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Mount Sinai CIO: IT vision is unchanged despite pandemic

Kristin Myers talks about transitioning to the role of Mount Sinai CIO in the middle of a pandemic.

For 19 years, Kristin Myers has led IT efforts in various roles at Mount Sinai Health System in New York. Now, she will continue to drive IT transformation in her new role as Mount Sinai CIO.

In her previous roles as director of IT and senior vice president for technology, Myers led initiatives such as the Epic clinical and revenue cycle implementations and the transition to ICD-10 coding, a system used by providers to classify and code diagnoses and procedures.

Myers, who started her new role as Mount Sinai CIO earlier this month, said despite the challenges brought on by the COVID-19 pandemic, her vision for IT has not changed, although how she executes on that vision may. In this Q&A, Myers describes transitioning into her new role in the midst of a pandemic, as well as why culture is critical.

What is it like taking on the role of Mount Sinai CIO in the middle of a pandemic?

Kristin Myers: It has not been easy to take the new role during this period, given our normal operations were significantly disrupted and the sudden change to leading a remote workforce. The majority of IT, including me, are still working remotely, but we were able to quickly adapt to this new norm by leveraging different communication platforms to keep integrated and coordinated. Despite these challenges, the IT department was able to keep focused and provide the needed support for our patients and health system. Being familiar with the IT department and receiving tremendous support from IT leadership and teams definitely eased my transition to CIO.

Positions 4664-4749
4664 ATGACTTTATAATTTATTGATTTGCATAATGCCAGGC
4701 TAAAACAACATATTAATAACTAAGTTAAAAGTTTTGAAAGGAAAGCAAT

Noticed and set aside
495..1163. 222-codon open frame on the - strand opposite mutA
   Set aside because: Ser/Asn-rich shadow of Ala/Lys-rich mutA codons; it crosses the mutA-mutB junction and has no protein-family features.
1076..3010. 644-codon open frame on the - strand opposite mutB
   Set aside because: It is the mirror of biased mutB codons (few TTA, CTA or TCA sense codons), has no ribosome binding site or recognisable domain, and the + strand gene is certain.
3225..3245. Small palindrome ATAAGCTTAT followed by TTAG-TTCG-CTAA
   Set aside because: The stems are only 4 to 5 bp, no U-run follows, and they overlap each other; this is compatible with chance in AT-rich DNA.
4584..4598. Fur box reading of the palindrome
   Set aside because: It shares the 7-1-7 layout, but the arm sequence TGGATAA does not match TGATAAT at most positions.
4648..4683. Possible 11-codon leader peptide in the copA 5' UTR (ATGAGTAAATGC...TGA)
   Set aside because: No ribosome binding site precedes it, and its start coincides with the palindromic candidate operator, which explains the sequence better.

What do you see as the biggest opportunity for you in the realm of health IT moving forward?

Kristin MyersKristin Myers

Myers: Digital transformation has always been a strategic priority, but COVID-19 has increased the urgency and opportunity to move toward a digital enterprise. We will continue to develop and integrate digital capabilities across the organization and will also focus our investments to improve patient experience to build stronger and longer-term relationships with our patients and their families.

What about the biggest challenge?

Myers: As with many other health systems, we will continue to face cost pressures and will need to reprioritize our investments to focus on the most strategic initiatives.

Are your goals different than what they might've been had there not been a pandemic?

Myers: I've always had a clear vision and strategy for IT, and it has not changed much due to COVID-19. Although the priorities and goals have remained the same, the timing and method of execution of certain initiatives have changed due to COVID-19, a remote workforce and other factors.

What lesson have you learned from leading previous IT efforts that you'll apply to the Mount Sinai CIO role?

Myers: One of the key lessons I've learned is that culture is the backbone of our organization and also the driving force for our employees, our most important asset within the health system. I want to continue building a resilient, agile and transparent culture within the IT organization where employees are able to trust their leadership and each other and also be able to anticipate and adapt to the changing landscape and uncertain times. Through the COVID-19 situation, IT was able to emerge stronger and more unified than ever.

Editor's note: Responses have been edited for brevity and clarity.

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